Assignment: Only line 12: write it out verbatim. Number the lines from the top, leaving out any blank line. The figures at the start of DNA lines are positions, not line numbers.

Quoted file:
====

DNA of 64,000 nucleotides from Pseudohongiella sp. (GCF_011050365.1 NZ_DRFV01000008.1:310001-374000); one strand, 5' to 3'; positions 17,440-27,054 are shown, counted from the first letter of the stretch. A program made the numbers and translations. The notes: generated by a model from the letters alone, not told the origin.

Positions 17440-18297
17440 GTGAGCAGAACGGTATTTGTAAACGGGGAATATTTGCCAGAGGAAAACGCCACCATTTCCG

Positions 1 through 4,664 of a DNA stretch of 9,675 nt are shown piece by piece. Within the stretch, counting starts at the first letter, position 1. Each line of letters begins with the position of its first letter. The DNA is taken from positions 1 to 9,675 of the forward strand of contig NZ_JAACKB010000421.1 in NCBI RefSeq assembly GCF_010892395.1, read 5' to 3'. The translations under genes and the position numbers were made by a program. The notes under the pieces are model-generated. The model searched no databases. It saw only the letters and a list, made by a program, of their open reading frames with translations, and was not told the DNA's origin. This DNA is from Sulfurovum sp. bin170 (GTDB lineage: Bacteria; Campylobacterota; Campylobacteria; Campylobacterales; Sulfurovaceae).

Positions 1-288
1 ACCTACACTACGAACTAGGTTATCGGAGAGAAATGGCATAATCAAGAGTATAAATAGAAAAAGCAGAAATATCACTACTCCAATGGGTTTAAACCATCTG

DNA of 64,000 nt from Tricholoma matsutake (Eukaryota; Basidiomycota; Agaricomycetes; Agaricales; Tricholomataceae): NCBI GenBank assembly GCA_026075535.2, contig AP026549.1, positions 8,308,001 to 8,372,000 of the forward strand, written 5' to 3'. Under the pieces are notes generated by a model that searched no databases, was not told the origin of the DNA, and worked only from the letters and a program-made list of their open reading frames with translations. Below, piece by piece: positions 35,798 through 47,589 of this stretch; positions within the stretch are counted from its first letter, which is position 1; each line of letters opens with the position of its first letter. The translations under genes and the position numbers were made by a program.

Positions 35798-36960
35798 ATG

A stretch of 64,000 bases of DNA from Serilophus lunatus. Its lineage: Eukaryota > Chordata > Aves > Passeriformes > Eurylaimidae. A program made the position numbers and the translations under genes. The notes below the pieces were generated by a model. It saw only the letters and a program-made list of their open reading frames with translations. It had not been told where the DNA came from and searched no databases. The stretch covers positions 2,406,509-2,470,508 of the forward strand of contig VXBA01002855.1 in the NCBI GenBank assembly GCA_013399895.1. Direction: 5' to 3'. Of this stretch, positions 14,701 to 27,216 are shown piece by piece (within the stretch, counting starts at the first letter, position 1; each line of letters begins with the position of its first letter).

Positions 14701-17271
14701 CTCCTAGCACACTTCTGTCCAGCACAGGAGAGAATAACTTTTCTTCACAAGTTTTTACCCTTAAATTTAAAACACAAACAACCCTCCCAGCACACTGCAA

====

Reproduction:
14701 CTCCTAGCACACTTCTGTCCAGCACAGGAGAGAATAACTTTTCTTCACAAGTTTTTACCCTTAAATTTAAAACACAAACAACCCTCCCAGCACACTGCAA